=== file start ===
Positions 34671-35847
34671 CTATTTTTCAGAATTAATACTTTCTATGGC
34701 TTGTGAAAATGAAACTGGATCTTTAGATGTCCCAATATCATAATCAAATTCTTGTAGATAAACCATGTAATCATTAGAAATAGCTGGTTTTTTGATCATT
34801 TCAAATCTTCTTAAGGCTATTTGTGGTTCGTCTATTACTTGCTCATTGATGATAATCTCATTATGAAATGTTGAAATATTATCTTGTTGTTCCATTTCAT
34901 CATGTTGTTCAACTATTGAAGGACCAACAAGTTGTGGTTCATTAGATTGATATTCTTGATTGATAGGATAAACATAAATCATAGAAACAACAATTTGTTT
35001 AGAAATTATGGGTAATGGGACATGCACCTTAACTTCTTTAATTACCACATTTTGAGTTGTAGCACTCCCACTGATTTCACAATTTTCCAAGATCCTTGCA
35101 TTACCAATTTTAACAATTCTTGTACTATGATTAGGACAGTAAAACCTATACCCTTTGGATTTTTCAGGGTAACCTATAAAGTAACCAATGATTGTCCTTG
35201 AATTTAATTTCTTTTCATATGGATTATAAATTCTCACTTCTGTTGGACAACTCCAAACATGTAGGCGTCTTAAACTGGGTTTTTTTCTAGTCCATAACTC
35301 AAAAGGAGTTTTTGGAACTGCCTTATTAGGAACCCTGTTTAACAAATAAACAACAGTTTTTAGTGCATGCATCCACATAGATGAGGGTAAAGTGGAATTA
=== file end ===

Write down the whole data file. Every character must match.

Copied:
Positions 34671-35847
34671 CTATTTTTCAGAATTAATACTTTCTATGGC
34701 TTGTGAAAATGAAACTGGATCTTTAGATGTCCCAATATCATAATCAAATTCTTGTAGATAAACCATGTAATCATTAGAAATAGCTGGTTTTTTGATCATT
34801 TCAAATCTTCTTAAGGCTATTTGTGGTTCGTCTATTACTTGCTCATTGATGATAATCTCATTATGAAATGTTGAAATATTATCTTGTTGTTCCATTTCAT
34901 CATGTTGTTCAACTATTGAAGGACCAACAAGTTGTGGTTCATTAGATTGATATTCTTGATTGATAGGATAAACATAAATCATAGAAACAACAATTTGTTT
35001 AGAAATTATGGGTAATGGGACATGCACCTTAACTTCTTTAATTACCACATTTTGAGTTGTAGCACTCCCACTGATTTCACAATTTTCCAAGATCCTTGCA
35101 TTACCAATTTTAACAATTCTTGTACTATGATTAGGACAGTAAAACCTATACCCTTTGGATTTTTCAGGGTAACCTATAAAGTAACCAATGATTGTCCTTG
35201 AATTTAATTTCTTTTCATATGGATTATAAATTCTCACTTCTGTTGGACAACTCCAAACATGTAGGCGTCTTAAACTGGGTTTTTTTCTAGTCCATAACTC
35301 AAAAGGAGTTTTTGGAACTGCCTTATTAGGAACCCTGTTTAACAAATAAACAACAGTTTTTAGTGCATGCATCCACATAGATGAGGGTAAAGTGGAATTA